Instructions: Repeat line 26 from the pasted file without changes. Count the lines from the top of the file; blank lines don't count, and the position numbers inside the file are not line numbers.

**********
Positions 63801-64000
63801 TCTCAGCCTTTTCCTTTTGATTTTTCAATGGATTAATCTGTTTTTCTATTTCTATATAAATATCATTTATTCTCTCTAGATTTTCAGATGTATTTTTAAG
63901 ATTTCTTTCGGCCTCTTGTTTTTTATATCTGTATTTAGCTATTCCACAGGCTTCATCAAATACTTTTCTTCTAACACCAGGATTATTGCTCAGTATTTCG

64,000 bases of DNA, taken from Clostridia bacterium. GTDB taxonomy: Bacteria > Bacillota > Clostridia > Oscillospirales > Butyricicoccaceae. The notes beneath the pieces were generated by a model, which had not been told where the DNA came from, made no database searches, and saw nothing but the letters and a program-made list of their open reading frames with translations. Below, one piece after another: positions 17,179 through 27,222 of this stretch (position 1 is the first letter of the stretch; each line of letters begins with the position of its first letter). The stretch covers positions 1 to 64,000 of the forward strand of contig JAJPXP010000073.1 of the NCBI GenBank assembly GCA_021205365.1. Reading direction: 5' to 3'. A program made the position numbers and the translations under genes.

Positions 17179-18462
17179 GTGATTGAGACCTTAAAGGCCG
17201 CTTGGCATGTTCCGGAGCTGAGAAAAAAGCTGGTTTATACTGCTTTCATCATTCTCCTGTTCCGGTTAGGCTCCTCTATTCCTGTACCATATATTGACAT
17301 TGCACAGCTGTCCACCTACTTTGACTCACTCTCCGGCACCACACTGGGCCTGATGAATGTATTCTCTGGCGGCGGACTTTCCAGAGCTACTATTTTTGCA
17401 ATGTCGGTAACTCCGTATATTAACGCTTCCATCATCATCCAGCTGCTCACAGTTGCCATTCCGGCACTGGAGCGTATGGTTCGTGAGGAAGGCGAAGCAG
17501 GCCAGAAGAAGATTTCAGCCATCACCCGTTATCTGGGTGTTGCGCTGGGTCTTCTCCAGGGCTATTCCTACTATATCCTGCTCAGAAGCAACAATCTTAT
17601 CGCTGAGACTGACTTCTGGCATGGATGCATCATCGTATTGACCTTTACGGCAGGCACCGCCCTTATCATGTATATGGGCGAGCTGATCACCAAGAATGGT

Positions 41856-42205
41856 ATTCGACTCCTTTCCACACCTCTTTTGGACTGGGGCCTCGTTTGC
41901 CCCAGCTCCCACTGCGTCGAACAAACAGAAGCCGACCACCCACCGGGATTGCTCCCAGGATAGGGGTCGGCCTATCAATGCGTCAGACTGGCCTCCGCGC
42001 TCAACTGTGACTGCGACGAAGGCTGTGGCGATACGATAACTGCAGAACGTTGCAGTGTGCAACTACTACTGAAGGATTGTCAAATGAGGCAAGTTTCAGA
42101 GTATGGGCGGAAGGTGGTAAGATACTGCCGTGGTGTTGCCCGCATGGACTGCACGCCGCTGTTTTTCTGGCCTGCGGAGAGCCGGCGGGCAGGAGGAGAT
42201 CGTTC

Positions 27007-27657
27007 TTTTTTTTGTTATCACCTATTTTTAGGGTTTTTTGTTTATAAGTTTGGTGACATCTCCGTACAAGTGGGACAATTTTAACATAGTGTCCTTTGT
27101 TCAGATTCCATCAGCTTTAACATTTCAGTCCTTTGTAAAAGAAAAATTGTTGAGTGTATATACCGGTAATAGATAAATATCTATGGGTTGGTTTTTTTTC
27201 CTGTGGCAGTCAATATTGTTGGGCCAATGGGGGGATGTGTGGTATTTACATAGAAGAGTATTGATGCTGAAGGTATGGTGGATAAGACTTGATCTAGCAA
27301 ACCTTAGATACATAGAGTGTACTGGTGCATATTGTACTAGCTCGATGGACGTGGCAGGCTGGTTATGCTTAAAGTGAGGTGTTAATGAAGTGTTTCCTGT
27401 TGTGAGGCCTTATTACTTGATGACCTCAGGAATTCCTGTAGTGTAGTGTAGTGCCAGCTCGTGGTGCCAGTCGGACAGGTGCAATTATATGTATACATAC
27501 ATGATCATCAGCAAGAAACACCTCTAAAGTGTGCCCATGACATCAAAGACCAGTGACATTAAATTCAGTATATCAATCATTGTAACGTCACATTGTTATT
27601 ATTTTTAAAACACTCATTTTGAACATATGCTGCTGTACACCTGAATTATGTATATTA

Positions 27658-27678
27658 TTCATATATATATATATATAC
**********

Positions 27658-27678